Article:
Enrique’s Journey – A Honduran Immigration Story Travels from Literature to Encuentro 2014’s Los Angeles Stage

By Fanny Garcia
Founding Editor

Jose Guerrero as Enrique.

Jose Guerrero as Enrique. Photo provided by Su Teatro

As a Honduran immigrant who has been living in Los Angeles for 27 years, I have never seen a story about Hondurans or Central Americans on a stage. Sure, I’ve seen a theater production with Central American characters.  Playwright Lisa Loomer’s Living Out for example, features a Salvadoran refugee who works as a nanny for a rich, Type A personality lawyer struggling to balance career and motherhood. However, rare is the art in the U.S. that features Central American men or women as the heroes or heroines of their own story.

Enter Enrique’s Journey adapted for the stage by Anthony Garcia and originally produced in 2011 by Su Teatro in Denver, Colorado. The story has undergone an odyssey of its own. It first began as the Pulitzer Prize winning series of articles written by Sonia Nazario for the Los Angeles Times, then became a book  also written by Nazario and finally a play adaptation and staged production now in Los Angeles for Encuentro 2014Enrique’s Journey is a story about how violence and dire economic conditions force Enrique’s mother to migrate to the U.S.  The family separation they thought would be temporary turns into 12 years in which Enrique and his sister only speak to their mother sporadically via telephone.

The play follows the literary form of the book in which flashbacks inform the audience about the circumstances that forced Enrique’s journey north.  In the stage production, much of Enrique’s harrowing and futile odyssey across Mexico to reunite with his mother takes place atop of scaffolding carts, which the cast shakes to simulate the movement of trains. The visual is especially vivid when Enrique, played by Jose Guerrero, jumps off of one of them, naked and frightened, to get away from a gang who have beat him and stolen his clothes.

The production avoids sentimentality by injecting humor into situations fraught with tension. Enrique’s six deportations, for example, are performed sequentially in a vignette that exposes the ridiculous amount of resources and effort spent by authorities to deport the boy back to Central America. The absurdity only contrasted by the mention of “El Bus de las Lagrimas” (The Bus of Tears), that transports Enrique to the Guatemalan border and serves to remind the audience of the unfathomable despair migrants experience when caught by immigration.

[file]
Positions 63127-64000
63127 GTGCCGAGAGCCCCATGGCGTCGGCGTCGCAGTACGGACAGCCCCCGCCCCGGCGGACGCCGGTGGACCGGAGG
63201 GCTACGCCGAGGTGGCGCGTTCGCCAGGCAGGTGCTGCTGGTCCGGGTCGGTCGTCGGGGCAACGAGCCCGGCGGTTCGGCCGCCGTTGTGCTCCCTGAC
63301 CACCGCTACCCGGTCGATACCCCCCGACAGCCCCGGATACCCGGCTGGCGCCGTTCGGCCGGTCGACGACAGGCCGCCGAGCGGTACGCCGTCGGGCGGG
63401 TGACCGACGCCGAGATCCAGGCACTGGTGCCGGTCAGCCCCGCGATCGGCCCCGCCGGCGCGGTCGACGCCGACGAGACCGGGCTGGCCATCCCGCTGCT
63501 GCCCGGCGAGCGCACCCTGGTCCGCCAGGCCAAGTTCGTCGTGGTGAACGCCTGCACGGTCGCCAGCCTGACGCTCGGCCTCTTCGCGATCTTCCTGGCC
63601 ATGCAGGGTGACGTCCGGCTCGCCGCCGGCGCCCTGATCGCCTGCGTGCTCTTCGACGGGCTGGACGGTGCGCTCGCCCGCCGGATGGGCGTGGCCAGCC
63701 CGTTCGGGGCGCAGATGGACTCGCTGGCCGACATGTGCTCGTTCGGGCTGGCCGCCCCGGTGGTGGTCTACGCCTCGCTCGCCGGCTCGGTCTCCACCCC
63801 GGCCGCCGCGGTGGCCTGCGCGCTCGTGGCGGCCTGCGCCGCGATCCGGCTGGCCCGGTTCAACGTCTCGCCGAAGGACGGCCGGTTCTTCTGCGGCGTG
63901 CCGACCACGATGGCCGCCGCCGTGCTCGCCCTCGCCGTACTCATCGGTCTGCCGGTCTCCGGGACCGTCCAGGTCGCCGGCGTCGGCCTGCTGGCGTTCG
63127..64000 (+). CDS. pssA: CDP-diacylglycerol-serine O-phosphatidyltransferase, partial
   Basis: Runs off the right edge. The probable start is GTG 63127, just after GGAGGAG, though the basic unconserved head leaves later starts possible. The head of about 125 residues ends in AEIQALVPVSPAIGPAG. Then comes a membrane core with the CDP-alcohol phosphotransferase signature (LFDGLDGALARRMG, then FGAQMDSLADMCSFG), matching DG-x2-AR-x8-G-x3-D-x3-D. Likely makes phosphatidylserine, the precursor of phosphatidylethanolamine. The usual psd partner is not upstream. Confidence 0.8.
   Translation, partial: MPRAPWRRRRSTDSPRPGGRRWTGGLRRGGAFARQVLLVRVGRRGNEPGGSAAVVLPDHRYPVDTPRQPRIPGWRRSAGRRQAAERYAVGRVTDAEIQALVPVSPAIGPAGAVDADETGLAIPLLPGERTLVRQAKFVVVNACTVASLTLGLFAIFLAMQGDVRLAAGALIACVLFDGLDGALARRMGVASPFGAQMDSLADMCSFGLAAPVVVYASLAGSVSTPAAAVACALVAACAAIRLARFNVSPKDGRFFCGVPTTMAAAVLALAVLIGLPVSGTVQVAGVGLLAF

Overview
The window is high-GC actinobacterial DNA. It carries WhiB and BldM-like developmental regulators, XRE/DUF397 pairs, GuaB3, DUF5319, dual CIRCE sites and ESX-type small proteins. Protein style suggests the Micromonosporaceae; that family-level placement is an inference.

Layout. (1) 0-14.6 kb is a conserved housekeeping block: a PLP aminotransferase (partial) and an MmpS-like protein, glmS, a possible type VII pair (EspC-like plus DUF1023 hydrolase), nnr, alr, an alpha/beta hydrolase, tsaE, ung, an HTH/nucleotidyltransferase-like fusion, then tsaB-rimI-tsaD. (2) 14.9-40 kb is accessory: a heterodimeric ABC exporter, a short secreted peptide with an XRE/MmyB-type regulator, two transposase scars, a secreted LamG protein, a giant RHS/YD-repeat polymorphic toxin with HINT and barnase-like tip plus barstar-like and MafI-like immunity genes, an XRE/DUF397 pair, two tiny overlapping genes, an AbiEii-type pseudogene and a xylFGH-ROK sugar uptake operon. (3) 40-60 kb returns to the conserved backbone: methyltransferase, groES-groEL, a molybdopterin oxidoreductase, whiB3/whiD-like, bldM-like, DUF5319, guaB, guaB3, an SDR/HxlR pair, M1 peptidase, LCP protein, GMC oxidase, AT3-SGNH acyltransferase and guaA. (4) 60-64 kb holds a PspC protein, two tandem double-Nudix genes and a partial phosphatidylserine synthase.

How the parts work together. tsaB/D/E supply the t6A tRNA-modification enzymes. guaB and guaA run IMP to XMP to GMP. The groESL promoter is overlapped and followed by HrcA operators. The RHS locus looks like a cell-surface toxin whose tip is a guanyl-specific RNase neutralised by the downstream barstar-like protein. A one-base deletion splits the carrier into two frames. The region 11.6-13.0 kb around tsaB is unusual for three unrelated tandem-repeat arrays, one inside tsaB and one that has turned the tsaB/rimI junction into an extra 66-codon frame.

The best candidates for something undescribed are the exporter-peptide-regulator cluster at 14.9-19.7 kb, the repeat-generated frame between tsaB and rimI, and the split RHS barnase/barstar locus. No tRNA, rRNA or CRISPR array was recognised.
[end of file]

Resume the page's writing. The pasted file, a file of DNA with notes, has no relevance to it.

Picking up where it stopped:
While I enjoyed watching the ensemble of actors passionately deliver touching performances, I wanted to be enveloped by the uniquely Honduran story at its core. Enrique’s Journey is, after all, the story about a brave, sixteen year old Honduran boy forced to travel 2,000 miles alone from Tegucigalpa, Honduras to reunite with his mother. What was missing from the production was something missing from most depictions of Central Americans on film or stage – the Central American Spanish and accent spoken by the people of the isthmus. Jose Guerrero and Danett Hernandez (who played Enrique’s mother) did a fantastic job using a Central American accent when they delivered their Spanish lines. Ms. Hernandez’ accent still wasn’t quite Central American, but the character she plays has been living in the U.S. for 12 years, therefore I considered that perhaps her Spanish would have been influenced by other dialects in North Carolina. However, when I noticed that the accent was missing from other characters that were clearly Central American, Enrique’s grandmother and sister for example, who never leave Honduras within the timeline of the play, this missing detail could no longer be ignored.

Replicating a Central American accent is not an easy task but it is crucial to depicting Central American stories. The use of the second person singular pronoun “vos” instead of “tú” for example, is best with a Honduran accent, not Mexican or Chicano. There’s an intonation attached to this familiar way of addressing people in Honduras and other Central American countries. The inflections we place at the end of certain words and the Hondureñismos used are integral to community and identity. I would have loved to hear more of it.

Despite this, Enrique’s Journey is a must see for everyone especially Central American Angelenos who will be inspired by seeing one of their own on stage.


Enrique’s Journey, written and directed by Anthony Garcia, is performed by Su Teatro from Denver, Colorado at Encuentro 2014 with performances on:

Friday, Oct. 24 at 8:00 p.m.

Sunday, October 26 at 2:00 p.m. and 7:30 p.m.

Thursday, October 30 at 8:00 p.m.

Sunday, November 2 at 2:00 p.m. and 7:30 p.m.

Friday, November 7 at 8:30 p.m.